When Reema Zaman began writing the book that would become her fierce debut memoir, I Am Yours, she endeavored to assuage the personal pain and despair that emerged from her experiences with intimate partner abuse, sexual violence and anorexia. She thought that becoming the author of her own story would not only clear the path for her own healing, but perhaps provide healing for anyone else who needed it.
The “shared memoir,” in bookstores February 5, embodies a revolutionary act of compassion. Though uncannily timely and resonant in this era of #MeToo and #TimesUp, the lasting grace of I Am Yours resides in her exquisite and lyrical voice, at once tender and searing, that bravely seeks to portray the timeless complexities of the female condition and speak truth to power. Her writing—woven out of threads pulled from her Bangladeshi childhood; her struggles to meet impossible standards of beauty and perfection in her former career as model and actress; her painful wounds carved from emotional abuse and sexual violence; and her courage in reclaiming her life, and voice, as her own—unpacks fraught and complex themes with piercing precision and eloquence.
Zaman has launched her literary career to the sound of widespread critical praise. “I was enthralled by this beautiful book,” Cheryl Strayed, celebrated author of the bestselling memoir Wild, said of I Am Yours, “from the first page to the last.”
The chorus singing praises in anticipation of Zaman’s memoir is a testament to the transformative nature of her story and the aching beauty of her words—and for this installment of the Ms. Q&A, she spoke to another author, Melanie Brooks. Zaman opened up about the journey that became I Am Yours, the power of stories as agents of empathy and who she hopes hears her warrior cry.
The story that fills the pages of I Am Yours of your resolve to liberate your voice from its place of silence resounds with so many of the conversations that are dominating our current and unprecedented cultural narrative. Your courageous and unflinching portrayal of your experiences with sexual assault, an abusive marriage and anorexia are necessary and relevant. Did the themes inherent in this particular cultural moment influence your writing?
This book began as a response to my own spirit, not a cultural movement. I began the writing process in 2013, feeling that very few people would want to read of my experiences with trauma. When I researched agents in 2014, many of them specifically wrote “will not read about terrorism or rape,” so I had to figure out how to write about trauma in a way that could retain the reader’s attention.
In acting, we’re taught the two things that retain attention are comedy and beauty. I knew if I wanted to go deep, I couldn’t use humor as my audience retention. It had to be beauty. I learned to write poetic language because it helps the reader stay inside the pain with me, as I guide them through the dark ocean to reach the other side of healing, closure and strength. Beauty in any form helps soften the cruelty of life.
I started writing the book on November 28, 2013, and I was working on it until October 16, 2018, right up to the moment it went to press. Over these five years, I’ve evolved, society has evolved, so the manuscript evolved. From Trump’s election, to the #MeToo movement, to the Kavanaugh hearings, I’ve returned to the manuscript to become more deliberate and forthright about the political resonances of this personal story, to be more articulate in the topics I explore—healing and rising from sexual assault, navigating intimate partner abuse, understanding the disease that is anorexia and the social constructs that are tied to its roots, understanding patriarchy, understanding how a woman reclaims and uses the power of her voice. I’ve realized that although I didn’t ask for my experiences, I can serve this cultural moment in an impactful way.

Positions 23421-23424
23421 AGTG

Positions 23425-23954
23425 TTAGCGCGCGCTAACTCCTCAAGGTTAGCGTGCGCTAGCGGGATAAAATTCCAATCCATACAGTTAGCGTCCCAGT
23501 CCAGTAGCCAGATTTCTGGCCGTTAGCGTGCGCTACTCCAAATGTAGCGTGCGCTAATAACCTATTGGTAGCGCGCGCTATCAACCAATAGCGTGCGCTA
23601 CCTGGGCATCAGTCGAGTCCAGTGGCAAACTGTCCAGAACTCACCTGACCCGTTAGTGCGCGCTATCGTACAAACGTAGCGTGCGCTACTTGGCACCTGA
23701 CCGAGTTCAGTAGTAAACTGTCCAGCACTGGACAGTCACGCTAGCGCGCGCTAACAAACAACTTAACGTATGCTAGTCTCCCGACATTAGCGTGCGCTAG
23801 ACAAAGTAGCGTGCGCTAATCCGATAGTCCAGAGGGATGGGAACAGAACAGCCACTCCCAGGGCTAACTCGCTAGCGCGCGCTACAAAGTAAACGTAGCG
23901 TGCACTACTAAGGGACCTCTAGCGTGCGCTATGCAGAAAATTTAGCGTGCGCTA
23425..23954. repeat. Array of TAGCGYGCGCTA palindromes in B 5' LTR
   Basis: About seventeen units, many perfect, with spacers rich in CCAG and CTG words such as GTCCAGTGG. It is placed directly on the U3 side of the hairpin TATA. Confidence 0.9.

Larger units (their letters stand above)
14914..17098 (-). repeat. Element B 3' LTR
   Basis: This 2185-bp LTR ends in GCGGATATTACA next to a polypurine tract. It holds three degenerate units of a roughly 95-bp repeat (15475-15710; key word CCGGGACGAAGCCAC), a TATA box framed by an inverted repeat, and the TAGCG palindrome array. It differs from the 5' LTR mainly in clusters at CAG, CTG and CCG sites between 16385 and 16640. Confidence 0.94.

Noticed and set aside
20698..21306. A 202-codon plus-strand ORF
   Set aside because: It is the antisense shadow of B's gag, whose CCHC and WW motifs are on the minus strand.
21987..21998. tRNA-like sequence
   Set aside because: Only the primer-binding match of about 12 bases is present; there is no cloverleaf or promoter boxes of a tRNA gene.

In I Am Yours, you allow your readers an intimate look at your process of reclaiming your voice and we become part of your writing journey in a meta way. Was talking about writing your story as you were writing it a conscious choice from the start?
Talking about authoring one’s voice felt like the perfect metaphor for a woman coming to life—especially with my background as an actress where all the words I ever spoke were the ones assigned to me. In my past life, I didn’t feel like a disembodied voice—I felt like a dis-voiced body. The call to action, Only I author my life, is pertinent to us all, but it felt vividly significant for myself, a woman who had been ritually silenced by so many forces.
To reclaim my body and my voice, I had to speak myself into being. It felt logical to parallel the journey of the writing process with my journey into independence. In memoir, there is a penultimate journey, and different memoirs will use different adventures as the spine of that journey. In Eat, Pray, Love it’s a geographic journey—Italy, India, Indonesia—or the Pacific Crest Trail in Wild, another physicalized journey.
I’d already gone through a physical adventure in my first 30 years—through the challenging terrain of Bangladesh, Thailand, New York—and the final act was one of homecoming. Homecoming to my mother and homecoming to my body and my voice. The most powerful homecoming and the most accurate metaphor would be writing this book.
So much of your book’s beauty lies in its form. You shape it as a love letter to yourself—to your ever-present inner voice—and you offer your readers snapshots of pivotal moments in your life’s chronology that both nourished and starved her. Did the writing take that form initially? Were there intentional decisions that you made along the way to develop that structure?
One of the huge accidental benefits for the book and for my voice is that I don’t have any formal training. I had never read a memoir with the intent, “Now I’m going to use this to learn how to structure my own memoir.” The shape of I Am Yours comes from that complete openness of having no preconceived notion of how one should structure a book if one wants to succeed.